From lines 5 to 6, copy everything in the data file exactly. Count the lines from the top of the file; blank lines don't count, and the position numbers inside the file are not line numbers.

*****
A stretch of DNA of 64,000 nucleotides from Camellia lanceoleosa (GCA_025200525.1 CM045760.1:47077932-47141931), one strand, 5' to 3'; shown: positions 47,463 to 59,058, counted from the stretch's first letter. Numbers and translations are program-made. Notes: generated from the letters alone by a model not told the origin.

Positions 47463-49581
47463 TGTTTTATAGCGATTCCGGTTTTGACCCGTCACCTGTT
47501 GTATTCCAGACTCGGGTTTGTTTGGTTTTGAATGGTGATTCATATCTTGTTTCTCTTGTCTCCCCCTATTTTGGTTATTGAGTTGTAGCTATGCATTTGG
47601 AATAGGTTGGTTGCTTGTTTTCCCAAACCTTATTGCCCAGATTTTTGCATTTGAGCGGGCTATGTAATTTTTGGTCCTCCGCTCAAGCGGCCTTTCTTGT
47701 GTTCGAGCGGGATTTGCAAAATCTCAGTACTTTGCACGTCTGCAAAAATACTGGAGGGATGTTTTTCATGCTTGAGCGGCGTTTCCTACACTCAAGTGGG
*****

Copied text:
47601 AATAGGTTGGTTGCTTGTTTTCCCAAACCTTATTGCCCAGATTTTTGCATTTGAGCGGGCTATGTAATTTTTGGTCCTCCGCTCAAGCGGCCTTTCTTGT
47701 GTTCGAGCGGGATTTGCAAAATCTCAGTACTTTGCACGTCTGCAAAAATACTGGAGGGATGTTTTTCATGCTTGAGCGGCGTTTCCTACACTCAAGTGGG